So is Vista bothering disks like Ubuntu ? Well, since the code is top secret, we don't know. And while all PC buyers are forced to also buy Windows, there's no chance of it harming sales, so don't expect Microsoft to act quickly.
Incidentally did Microsoft ever get round to fixing that Vista file copying/deleting bug ?
I must not remember where I wrote that I loved Vista. Perhaps it was "Windows is far, far, far from perfect"? Anyway, I don't run Vista; I run XP.
I run XP because only XP and OSX have the software I need to run without requiring massive amounts of knowledge to set up, and OSX won't run the game software my business is based on (not to mention the hardware tax).
So, yes, I run XP. I don't belove it, and I don't run Vista at all as I don't trust it. But Windows does let me do my job, and doesn't have a group of cheerleaders telling me to go screw myself at every turn because I'm not geeky/cool/smart enough. Hell, at least Steve Balmer is good entertainment.
I see a MS vs Linux flame war erupt in Reg comments I notice that the Linux fans attack the Microsoft fans' Operating System's security, stability, efficiency, privacy, cost, ethics and so-on while the Microsoft fans attack the Linux fans' sexuality, fashion sense, body odour, social skills and hairstyles.
I think this probably says all you need to know about Microsoft, Linux and their respective fans.
to check if the drive also performs a spindown ?
head load/unload and spindown ae separate events...
the firmware in a harddisk does not unload the heads by itself. this has nothing to do with drive firmware. This control command is issued from the PC. whether it be the BIOS or the OS.
I seriously doubt its the bios ... after all once the OS is loaded the bios is pretty much dormant. i doubt that ubuntu / linux / windows are still performing bios calls... it may be a setting in the configuration that is beeing read and used , and that is a whole different story. that is a matter of reading the settings , throwing out what is ridiculous and using them with half a brain... just because some dimwit ticked the option to spin down every 5 seconds doesn't mean the OS should do this. It could display a warning box : are you sure you want ot put it that low ? this causes wear and tear .... blabla
i guess the fanboi's are too busy debating whether to use Gnome or KDE and Emacs or VI (lunix : deliberately misspelled ) ... or to ram aero and mandatory 'allow-deny' and secret updates to the updater down the users throats (windoze) or force you to use At&T for fear of bricking your iAddiction ... (didn't wan't to leave those out.)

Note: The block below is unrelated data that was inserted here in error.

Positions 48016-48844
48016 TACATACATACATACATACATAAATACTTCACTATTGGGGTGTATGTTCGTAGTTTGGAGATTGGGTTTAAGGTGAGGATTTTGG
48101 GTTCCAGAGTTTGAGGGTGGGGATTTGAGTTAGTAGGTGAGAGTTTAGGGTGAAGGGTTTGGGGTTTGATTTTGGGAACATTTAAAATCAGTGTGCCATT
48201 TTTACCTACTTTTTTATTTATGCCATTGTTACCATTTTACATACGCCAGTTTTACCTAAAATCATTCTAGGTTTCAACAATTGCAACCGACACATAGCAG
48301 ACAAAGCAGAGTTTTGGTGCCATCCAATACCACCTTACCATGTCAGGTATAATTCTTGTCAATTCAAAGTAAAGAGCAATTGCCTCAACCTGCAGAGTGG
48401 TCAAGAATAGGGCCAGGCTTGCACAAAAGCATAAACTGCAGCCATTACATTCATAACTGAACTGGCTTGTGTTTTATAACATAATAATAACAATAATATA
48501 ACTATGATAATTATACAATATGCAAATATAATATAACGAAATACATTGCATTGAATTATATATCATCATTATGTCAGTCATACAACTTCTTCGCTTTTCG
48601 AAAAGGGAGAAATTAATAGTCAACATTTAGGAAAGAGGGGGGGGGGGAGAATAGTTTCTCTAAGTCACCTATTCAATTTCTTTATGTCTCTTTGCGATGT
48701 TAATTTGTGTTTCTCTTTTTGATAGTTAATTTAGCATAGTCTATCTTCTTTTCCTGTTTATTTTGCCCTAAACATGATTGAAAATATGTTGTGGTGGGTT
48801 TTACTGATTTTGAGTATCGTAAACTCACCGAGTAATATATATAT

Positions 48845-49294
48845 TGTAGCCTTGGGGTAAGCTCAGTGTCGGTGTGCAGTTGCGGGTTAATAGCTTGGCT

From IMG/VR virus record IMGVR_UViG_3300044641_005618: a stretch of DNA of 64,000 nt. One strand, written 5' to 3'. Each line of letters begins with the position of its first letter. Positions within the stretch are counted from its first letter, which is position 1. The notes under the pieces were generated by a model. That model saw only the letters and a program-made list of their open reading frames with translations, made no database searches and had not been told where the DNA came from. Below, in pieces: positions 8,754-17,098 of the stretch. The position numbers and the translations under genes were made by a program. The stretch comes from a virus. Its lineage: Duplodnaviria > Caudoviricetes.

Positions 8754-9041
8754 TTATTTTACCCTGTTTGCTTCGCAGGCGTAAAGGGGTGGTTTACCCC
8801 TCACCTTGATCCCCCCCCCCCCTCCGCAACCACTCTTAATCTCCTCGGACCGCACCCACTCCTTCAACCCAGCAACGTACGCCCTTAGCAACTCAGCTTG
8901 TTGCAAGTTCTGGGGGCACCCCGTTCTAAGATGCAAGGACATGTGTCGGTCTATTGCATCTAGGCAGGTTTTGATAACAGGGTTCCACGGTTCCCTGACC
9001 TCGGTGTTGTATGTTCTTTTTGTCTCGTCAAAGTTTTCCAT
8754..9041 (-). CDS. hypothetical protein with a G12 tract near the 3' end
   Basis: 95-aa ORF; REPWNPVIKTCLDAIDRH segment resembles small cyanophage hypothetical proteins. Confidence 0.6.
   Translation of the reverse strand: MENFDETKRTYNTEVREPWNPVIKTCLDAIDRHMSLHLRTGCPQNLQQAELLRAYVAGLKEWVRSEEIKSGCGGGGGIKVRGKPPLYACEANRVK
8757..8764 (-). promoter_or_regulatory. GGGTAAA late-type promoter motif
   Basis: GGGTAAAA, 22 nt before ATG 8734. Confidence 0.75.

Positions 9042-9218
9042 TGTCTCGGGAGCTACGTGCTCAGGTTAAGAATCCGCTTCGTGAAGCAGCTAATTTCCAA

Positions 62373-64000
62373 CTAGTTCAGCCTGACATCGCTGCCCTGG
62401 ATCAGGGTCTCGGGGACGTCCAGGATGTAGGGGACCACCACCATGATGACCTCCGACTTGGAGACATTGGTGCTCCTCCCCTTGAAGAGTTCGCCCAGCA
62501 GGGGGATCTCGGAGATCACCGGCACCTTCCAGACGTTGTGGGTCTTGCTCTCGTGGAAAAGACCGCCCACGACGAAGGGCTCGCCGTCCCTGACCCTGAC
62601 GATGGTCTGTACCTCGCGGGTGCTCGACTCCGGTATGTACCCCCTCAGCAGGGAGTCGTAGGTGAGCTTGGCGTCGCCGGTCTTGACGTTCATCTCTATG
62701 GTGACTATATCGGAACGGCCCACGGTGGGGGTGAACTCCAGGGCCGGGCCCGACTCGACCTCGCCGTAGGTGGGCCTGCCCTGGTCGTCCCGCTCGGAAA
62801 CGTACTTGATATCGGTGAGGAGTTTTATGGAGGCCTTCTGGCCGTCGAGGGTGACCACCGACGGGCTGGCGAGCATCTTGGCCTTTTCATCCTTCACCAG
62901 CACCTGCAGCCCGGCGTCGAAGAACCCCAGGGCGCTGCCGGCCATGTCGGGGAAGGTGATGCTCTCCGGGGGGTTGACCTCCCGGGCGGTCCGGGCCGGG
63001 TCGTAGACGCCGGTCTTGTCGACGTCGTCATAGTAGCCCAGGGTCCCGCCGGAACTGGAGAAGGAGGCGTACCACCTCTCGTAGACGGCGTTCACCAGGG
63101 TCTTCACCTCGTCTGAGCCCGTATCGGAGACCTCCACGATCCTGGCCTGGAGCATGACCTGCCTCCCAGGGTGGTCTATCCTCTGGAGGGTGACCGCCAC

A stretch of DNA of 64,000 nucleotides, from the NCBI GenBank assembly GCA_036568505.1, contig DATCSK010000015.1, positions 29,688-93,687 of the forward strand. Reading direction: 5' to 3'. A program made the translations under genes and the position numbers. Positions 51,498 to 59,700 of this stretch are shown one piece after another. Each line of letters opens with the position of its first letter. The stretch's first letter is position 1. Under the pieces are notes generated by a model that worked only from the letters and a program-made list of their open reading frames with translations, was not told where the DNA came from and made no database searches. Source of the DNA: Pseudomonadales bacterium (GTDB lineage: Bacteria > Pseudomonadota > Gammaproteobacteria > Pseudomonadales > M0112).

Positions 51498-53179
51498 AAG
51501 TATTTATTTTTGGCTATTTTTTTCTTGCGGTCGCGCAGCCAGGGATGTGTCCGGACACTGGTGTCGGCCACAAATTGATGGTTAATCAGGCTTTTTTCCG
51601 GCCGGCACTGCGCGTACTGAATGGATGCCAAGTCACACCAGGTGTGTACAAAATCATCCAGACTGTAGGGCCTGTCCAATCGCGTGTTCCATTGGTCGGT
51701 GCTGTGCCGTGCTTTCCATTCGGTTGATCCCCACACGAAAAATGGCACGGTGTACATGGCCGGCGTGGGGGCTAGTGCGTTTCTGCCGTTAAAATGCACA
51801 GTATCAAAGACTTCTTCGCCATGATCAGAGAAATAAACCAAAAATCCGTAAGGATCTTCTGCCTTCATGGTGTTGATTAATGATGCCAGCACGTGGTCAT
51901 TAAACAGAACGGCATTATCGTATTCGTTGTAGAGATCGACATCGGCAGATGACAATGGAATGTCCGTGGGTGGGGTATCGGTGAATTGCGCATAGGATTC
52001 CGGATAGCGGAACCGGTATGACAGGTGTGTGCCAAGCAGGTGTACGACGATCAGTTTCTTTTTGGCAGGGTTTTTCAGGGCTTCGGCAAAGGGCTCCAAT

me ? i'm waiting for the paris-hilton os ... so i can upgrade my DOS3.2 box ...
It looks like this really isn't a Ubuntu problem - apparently, it happens on Windows too. The reason people thought it was associated with Ubuntu is that it comes with tools to query the hard disk's head load/unload count, and Windows doesn't.
BTW, the last time "after all once the OS is loaded the bios is pretty much dormant" could ever actually be true was the 286 era, back when the BIOS was still used for everything anyway. (Look up "System Management Interrupt" or SMI sometime.)
Also, it's not the OS spinning the hard drive down every 5 seconds. Remember, modern hard disks are essentially independent devices with their own processors - it'll be the disk spinning itself down, without any OS intervention. (All modern hard disks have an option to do this.)
common admit it it's friday! its a major bummer for unbuntpoo i'm sure it'll get sorted out, before you can fix a problem you must admit you have one :D
regarding the attacking of Linux fan boys with regard to their sexuality i would never do that neiter would i accuse them publicly of being mummies boys who have never kissed a girl no in fact i would see that as imature and generally un called for. as for all the klingon references it is everyones right in a free society to be a sad git appoligies if i implied that wasn't the case ealier.
p.s my only pet hate with linux is that it never works quite right, i'm getting me coat, quick!
The goal of an OS is to manage the hardware. If the hardware is doing stupid things, the OS needs to get in there and override the settings if it can.